Business Design, Evolution and Technology

We have seen that human social systems, including enterprises, are living systems. We have also seen that they are designed.  The issue of business design is a major concern these days, especially in light of the proliferation, and even patenting of various forms of business model or design (priceline.com).


One of the best discussions of business designs is to be found in the work of Adrian Slywotzky.  In the Profit Zone he identifies twenty-two distinct profit-generating designs, which businesses use alone, or in combination.[37]  These business design are memetic, spreading and mutating throughout the marketplace.  Designs become symbiotic with each other, within and across corporations.  These merge and morph into new forms, through a process reminiscent of symbiogenesis.


Maturana and Varela’s notion of a “unity” is becoming more and more problematic in the business domain.  Downsizing, outsourcing, disintermediation, reintermediation, virtual organizations, cyber-organizations, supply chains, supply webs, industrial ecologies are all forms of human social systems that are constantly being invented and reinvented.  The permutations of Slywotzky’s profit patterns overlay the enterprise cognitive architecture in interesting and novel ways, and each new form is a socio-technological hybrid.


The evolution of business designs is largely driven by information technology.  The various technologies are themselves manifestations of powerful memes, which are also evolving at a very rapid rate.  This gives rise to the variations among socio-technological human systems that expand the possibilities of the enterprise cognitive architecture.  This is the mechanism of symbiogenesis in action, and it is accelerating.


Information technology has changed the rate of propagation of organizational structures and business designs.  It is giving rise to a whole new class of market-facing enterprises.[38]  Bradley and Nolan provide a number of examples of this new breed of networked organization based on innovative use of technology.[39]  Downes and Mui call the dynamic at work here the "law of disruption".[40]  This concept is that social and business changes are propelled by, but always lag behind, the furious changes brought about by the cumulative effect of Moore’s law (that predicts the rate of increase in computing power) and Metcalf’s Law (that predicts the rate of increase in the adoption of networking technologies).  For our purposes it is quite apparent that these rapid technological changes alone are capable of introducing plenty of variety into the ecology of human social systems, which can be operated on by the universal Darwinian algorithm.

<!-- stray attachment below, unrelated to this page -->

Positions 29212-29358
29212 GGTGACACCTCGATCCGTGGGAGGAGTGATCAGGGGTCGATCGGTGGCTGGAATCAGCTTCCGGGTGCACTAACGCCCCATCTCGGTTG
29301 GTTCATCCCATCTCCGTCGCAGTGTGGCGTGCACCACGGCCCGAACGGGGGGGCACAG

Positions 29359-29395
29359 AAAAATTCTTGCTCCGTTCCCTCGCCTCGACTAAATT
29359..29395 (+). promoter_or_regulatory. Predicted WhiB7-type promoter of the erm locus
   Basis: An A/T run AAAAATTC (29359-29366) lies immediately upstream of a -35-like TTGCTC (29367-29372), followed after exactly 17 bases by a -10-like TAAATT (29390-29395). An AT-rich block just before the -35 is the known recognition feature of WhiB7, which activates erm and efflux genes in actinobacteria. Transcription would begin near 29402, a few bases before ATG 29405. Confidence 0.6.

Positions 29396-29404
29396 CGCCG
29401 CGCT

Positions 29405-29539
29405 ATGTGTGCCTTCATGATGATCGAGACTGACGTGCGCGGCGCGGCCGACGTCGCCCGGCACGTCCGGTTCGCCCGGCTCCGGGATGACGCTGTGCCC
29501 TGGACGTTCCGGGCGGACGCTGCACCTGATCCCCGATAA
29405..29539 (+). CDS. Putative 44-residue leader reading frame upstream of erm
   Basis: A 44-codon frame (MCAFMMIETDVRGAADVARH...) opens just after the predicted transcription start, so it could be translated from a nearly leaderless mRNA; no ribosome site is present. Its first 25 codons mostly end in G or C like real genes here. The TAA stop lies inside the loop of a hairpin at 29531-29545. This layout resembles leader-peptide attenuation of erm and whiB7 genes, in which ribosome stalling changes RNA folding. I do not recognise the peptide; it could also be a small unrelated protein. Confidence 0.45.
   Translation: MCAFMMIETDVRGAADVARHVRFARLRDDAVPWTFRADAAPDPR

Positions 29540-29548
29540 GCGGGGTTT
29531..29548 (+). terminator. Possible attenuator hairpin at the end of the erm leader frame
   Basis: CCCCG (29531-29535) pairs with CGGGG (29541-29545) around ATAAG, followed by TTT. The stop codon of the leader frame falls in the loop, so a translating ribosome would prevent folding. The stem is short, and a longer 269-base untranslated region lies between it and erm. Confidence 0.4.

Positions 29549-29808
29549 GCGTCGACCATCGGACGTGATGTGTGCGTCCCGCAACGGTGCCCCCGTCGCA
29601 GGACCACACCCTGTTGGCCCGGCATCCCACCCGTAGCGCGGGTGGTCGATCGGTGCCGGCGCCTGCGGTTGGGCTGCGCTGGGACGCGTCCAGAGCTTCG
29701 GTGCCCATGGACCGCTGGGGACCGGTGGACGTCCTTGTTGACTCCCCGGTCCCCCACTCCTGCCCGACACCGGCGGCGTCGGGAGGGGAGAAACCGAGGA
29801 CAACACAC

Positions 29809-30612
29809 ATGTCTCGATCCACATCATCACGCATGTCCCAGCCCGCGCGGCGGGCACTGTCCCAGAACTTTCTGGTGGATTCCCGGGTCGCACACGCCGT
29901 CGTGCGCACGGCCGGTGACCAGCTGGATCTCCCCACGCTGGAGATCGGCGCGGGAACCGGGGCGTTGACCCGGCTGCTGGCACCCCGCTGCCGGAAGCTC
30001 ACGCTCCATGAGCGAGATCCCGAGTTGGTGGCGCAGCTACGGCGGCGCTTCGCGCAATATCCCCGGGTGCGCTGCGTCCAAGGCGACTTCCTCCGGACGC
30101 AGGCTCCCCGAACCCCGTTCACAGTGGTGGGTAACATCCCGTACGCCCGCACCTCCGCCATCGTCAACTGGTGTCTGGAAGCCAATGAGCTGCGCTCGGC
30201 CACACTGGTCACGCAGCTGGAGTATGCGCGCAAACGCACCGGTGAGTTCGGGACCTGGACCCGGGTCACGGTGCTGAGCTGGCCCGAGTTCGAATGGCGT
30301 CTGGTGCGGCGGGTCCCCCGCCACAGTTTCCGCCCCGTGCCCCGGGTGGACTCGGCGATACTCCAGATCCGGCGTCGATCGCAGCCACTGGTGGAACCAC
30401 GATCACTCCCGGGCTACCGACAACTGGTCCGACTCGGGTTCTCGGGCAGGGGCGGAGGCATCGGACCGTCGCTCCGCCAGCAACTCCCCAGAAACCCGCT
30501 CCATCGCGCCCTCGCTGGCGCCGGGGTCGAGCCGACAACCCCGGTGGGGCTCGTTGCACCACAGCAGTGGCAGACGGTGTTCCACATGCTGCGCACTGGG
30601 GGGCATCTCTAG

With information technology we’re introducing something that is equivalent to some new kinds of neurons for the cognitive substrate of human social systems.  The technologies allow imitation and propagation of business memes at an increased rate (fecundity), and with the potential for perfect fidelity, but also with the potential for stronger variability through deliberate or inadvertent changes at each point of propagation.


The single biggest factor in the acceleration of this application of the universal Darwinian algorithm is the Internet.  The Internet is a manifestation of the network meme, which is at the heart of systems thinking.  It is quickly becoming the most powerful meme propagation engine yet, and it is propagating the meme of itself, the Internet.

There is a major implication for the information technology industry in all of this.  To the extent that there is intentionality or design in human social systems, it is the result of purpose and accountability.[41]  We sometimes think of technology as playing a role, or taking over responsibilities from human role-players.  This is role in the sense that we’ve defined it as the set of commemes linked to a pactplex.  But a machine cannot hold commemes or form social integration units.

Who, then, is accountable when technology takes the place of functions formerly performed by accountable human beings or introduces functional capability that was not even possible before?  The answer can only be that when technology is increasingly inserted into the fabric of our lives, there is an accountability that includes both the creator and the installer of the technology.  This linkage is not always understood as an explicit pactplex, and is a dangerous point of potential abdication of responsibility.  Clarifying and making explicit the accountabilities that are evolving at the combined rate of evolution of technology and human social systems will be a growing challenge as far as we can see into the future.